He was wearing a Penn State jersey and helmet—as many perspective recruits do— back when he was a high school freshman.
This is what I looked like freshman year now look at me 6’5 255 god blessed pic.twitter.com/YADzZIy12k
— Jameial Lyons (@Mill12k) April 26, 2022
Without context, the picture depicts little more than a high school player having some fun and wearing the jersey of a prominent school, hoping one day to do the same thing in front of 100,000+ people.
But with context, the picture takes on a lot more meaning for both Lyons and his head coach, Rick Prete.
Prete, who spoke with Nittany Sports Now, said Lyons has gained roughly 60 pounds since his freshman year, and now weighs in at 255.
At 6-foot-5, Lyons now has a solid build for a defensive end.
“I think for him,” Prete said, “a light switch may have went off in starting to understand what he is and what he can be.”
Lyons still has time to improve before entering the world of college football, but he’s growing closer to reaching “what he can be.” He’s a three-star recruit according to 247Sports’ composite rankings and a four-star according to the site’s individual rankings, earning offers from 11 Division 1 schools.
Off the field, Prete describes Lyons as “very outgoing” to others once they get to know him.
“He’s very smart,” Prete said, “he cares about those that are around him. He’s the kind of kid that will go out of his way for you. When you initially meet him, you may not think that. You may not get that sense. But as you get to know him, as you open up, he’s a tremendous person.”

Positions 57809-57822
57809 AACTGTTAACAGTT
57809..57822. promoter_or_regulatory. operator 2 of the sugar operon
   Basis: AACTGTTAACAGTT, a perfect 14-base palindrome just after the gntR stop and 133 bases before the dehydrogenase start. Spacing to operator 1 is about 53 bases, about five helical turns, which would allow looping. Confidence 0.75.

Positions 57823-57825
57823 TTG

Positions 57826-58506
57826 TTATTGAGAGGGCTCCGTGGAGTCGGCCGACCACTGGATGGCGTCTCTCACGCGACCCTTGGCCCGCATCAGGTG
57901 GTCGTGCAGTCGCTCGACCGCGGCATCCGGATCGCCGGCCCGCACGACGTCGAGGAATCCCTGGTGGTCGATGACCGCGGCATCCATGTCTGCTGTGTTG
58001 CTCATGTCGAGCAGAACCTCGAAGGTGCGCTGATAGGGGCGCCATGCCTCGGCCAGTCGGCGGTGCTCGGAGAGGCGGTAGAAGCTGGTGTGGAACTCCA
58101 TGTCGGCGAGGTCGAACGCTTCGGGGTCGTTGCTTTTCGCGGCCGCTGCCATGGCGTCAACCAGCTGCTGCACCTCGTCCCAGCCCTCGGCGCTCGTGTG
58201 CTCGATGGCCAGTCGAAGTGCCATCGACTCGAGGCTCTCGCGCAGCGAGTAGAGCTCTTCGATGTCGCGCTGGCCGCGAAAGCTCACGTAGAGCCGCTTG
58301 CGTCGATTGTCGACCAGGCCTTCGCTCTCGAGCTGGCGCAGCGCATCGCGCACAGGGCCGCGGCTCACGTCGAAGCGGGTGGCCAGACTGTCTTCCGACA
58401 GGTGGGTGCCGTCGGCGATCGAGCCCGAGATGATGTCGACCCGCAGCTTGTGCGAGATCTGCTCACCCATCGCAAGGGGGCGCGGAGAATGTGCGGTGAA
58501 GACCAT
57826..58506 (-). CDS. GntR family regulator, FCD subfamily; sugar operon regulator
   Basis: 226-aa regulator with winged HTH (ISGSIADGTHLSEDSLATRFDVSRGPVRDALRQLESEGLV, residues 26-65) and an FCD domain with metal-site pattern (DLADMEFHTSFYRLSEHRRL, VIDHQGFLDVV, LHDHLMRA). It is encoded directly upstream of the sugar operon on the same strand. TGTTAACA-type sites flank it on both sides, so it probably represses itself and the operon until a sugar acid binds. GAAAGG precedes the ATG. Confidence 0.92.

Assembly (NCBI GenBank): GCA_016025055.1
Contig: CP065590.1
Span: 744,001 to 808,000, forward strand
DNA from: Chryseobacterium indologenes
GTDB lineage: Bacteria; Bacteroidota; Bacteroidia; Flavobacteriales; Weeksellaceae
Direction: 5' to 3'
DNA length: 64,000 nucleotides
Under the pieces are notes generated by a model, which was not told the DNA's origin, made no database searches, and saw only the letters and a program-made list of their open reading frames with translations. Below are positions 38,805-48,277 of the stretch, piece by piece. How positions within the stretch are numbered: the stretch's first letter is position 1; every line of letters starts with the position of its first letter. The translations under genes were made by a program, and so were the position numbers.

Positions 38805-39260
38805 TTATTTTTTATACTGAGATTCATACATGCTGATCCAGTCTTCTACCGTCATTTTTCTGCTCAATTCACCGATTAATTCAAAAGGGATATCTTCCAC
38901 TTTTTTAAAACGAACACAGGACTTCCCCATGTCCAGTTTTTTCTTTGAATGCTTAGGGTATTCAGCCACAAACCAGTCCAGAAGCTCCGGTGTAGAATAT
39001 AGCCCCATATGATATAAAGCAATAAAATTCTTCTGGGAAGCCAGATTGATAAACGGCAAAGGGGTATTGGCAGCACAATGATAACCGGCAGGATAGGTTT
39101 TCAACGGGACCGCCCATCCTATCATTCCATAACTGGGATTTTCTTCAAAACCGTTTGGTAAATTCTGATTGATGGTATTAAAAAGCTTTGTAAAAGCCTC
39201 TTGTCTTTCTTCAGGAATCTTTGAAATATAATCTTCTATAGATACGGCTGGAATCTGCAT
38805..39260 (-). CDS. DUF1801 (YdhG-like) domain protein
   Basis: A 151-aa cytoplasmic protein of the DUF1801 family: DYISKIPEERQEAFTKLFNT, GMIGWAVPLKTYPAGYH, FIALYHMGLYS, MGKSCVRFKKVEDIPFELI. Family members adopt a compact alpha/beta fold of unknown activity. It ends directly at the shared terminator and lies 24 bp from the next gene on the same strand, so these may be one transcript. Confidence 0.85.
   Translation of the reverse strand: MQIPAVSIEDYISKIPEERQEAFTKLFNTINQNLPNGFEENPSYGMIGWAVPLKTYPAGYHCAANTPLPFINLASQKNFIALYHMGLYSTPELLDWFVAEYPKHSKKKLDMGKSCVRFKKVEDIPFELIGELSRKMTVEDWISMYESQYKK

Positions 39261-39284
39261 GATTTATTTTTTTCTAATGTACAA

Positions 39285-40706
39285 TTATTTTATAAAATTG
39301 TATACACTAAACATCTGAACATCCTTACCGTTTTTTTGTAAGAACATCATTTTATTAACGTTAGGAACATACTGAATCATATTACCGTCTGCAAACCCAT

And on the field?
“He’s just a superior athlete,” Prete said.
“His ability to impact both the pass game, with his ability to put pressure on the quarterback and his ability to play physically against the run, make him a total package kind of guy.”
Lyons has made a name for himself in Pennsylvania as a defensive end, but his frame can also allow him to play on the defensive front.
247Sports National Recruiting Analyst Brian Doan, in his report on Lyons, wrote that Lyons “offers position versatility at college level as edge or defensive lineman.”
For Prete, where Lyons plays in college will be determined by if and how his body changes.
“It just depends (on) If he stays in that longer, leaner frame, or if he puts on some weight to add to his size,” Lyons said. “I think, either way, he’s going to really excel.
Penn State is known for its rich tradition of quality, punishing defensive football and will look to continue that tradition under first-year defensive coordinator Manny Diaz.
Although Prete feels Lyons can be a good college football player anywhere, he thinks Penn State is the perfect match.
“I think he fits in anywhere from a scheme standpoint, but I really think it’s a tremendous fit for him,” he said. “I don’t have a clear picture of what coach Diaz wants to do, but their culture has been something that really fits him and really suits him. I think that’s what will allow him to really excel. I think with his work ethic and the way they support their players; I think it’s really going to fit him well.”
Prete said it’s not clear whether Lyons will be coming to Penn State as an early enrollee this winter or in the summer of 2023.
What Prete is confident in, however, is that Lyons will become a star
“My personal opinion is that he’s one of the best players in America,” Prete said. “I think everybody is going to find out.”
Prete summed up his feelings by saying that Penn State fans are “getting a dawg.”
“You may not have known about this guy last year, but by the time it’s all said and done, I think he has a chance to be one of the better ones that have played there,” he said.